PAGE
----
Please keep your religion out of my justice, and I’ll keep my justice out of your religion. Making claims about God’s Justice adds nothing to the conversation unless everyone agrees on which God and which Justice. If you want to speak of your beliefs as having informed your view, say that they’re your beliefs. Please don’t state them as some truism that we all must accept.
I think that being conditioned to automatically honoring a person just because of their position can be a very important step to establishing a tyranny. I understand that sometimes it’s necessary, but I for one refuse to show an elected official a shred more respect than they have earned.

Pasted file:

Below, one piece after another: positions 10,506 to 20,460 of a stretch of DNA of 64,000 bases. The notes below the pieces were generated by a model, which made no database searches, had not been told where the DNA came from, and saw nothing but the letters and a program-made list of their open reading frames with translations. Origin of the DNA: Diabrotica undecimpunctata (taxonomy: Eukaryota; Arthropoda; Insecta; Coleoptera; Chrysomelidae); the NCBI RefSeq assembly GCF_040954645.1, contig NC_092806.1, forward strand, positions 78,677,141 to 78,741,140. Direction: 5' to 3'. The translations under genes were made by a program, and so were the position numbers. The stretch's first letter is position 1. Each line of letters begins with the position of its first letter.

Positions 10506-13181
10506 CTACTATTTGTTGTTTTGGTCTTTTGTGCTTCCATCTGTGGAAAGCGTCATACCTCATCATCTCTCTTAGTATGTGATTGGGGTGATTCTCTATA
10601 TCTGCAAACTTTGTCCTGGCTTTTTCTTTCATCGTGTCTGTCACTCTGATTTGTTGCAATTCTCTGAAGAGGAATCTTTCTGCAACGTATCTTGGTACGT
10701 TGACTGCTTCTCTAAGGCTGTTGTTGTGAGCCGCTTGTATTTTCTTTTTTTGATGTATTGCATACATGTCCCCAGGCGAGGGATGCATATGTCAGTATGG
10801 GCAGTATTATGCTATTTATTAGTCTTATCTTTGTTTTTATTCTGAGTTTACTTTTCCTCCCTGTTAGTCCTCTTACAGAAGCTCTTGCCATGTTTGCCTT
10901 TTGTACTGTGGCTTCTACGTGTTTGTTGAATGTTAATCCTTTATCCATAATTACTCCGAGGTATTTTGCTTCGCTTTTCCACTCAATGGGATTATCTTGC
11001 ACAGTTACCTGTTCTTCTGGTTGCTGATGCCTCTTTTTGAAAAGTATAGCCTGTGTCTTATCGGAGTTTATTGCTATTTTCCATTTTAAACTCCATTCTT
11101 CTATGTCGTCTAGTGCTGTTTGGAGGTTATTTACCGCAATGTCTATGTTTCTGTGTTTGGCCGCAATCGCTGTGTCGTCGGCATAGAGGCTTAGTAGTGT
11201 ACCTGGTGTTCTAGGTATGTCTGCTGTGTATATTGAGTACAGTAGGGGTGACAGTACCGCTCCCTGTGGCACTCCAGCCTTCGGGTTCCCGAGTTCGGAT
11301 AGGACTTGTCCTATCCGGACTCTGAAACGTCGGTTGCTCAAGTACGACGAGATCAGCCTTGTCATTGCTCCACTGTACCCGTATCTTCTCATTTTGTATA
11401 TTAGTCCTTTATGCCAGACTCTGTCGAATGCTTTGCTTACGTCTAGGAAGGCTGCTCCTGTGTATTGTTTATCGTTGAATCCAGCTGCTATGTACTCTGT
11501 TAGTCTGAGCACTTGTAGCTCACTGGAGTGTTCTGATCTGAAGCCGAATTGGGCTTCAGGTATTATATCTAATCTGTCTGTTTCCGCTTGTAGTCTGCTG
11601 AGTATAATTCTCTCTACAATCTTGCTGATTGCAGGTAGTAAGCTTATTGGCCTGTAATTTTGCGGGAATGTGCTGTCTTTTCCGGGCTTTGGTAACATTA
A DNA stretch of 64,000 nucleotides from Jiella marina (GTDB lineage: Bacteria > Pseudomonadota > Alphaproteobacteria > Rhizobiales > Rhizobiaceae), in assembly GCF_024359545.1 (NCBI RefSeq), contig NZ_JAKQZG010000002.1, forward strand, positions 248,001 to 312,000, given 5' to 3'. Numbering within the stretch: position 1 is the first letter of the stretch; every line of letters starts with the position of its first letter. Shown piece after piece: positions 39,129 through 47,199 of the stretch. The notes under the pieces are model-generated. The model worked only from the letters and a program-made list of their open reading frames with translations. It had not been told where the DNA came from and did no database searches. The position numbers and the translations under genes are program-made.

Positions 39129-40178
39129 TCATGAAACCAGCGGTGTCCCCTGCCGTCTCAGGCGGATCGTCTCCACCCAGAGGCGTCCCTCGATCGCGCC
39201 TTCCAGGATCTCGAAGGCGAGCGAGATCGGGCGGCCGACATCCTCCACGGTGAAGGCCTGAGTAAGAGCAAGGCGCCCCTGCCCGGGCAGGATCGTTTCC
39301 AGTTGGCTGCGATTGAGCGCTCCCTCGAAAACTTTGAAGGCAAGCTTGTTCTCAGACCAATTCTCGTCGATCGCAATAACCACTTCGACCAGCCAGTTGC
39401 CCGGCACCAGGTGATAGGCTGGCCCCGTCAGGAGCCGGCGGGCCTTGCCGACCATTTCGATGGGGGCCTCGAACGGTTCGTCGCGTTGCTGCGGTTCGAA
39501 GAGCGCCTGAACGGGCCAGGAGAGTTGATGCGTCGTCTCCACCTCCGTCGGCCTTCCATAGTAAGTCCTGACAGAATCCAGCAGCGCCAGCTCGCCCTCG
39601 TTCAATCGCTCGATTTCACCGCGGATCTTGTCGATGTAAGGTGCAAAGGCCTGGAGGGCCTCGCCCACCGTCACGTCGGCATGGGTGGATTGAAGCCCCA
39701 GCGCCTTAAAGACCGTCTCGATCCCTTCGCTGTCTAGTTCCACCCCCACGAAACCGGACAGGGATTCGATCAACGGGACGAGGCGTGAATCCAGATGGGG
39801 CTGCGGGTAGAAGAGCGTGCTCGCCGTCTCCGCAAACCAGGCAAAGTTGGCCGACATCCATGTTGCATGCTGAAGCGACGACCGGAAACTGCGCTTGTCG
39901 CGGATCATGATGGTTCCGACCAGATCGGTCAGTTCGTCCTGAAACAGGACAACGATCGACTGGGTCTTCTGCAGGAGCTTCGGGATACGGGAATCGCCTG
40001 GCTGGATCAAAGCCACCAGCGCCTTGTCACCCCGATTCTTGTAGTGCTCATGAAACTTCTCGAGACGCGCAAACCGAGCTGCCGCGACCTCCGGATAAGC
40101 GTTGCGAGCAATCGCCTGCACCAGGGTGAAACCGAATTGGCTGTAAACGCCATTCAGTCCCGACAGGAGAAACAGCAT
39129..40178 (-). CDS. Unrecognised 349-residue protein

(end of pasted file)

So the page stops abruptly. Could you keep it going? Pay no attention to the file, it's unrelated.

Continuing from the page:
That’s a different Mike S. I think.
I have to ask as well what CCD and others above have said: should bush be investigated for war crimes? I also don’t understand how a position confers respect on a man. A position confers power. Respect is earned. Authorizing torture, illegally invading another nation, slaughtering their people and killing/maiming our people in the process, “justified” by proven lies, suspending our Constitution and spying on our people. What part of those actions do you respect?
I understand your point that he threw a shoe at someone so he should be punished. Punishment should fit the crime and I’m certain there is a punishment that fits the circumstances of this crime. Now I am hoping you will answer our questions on bush.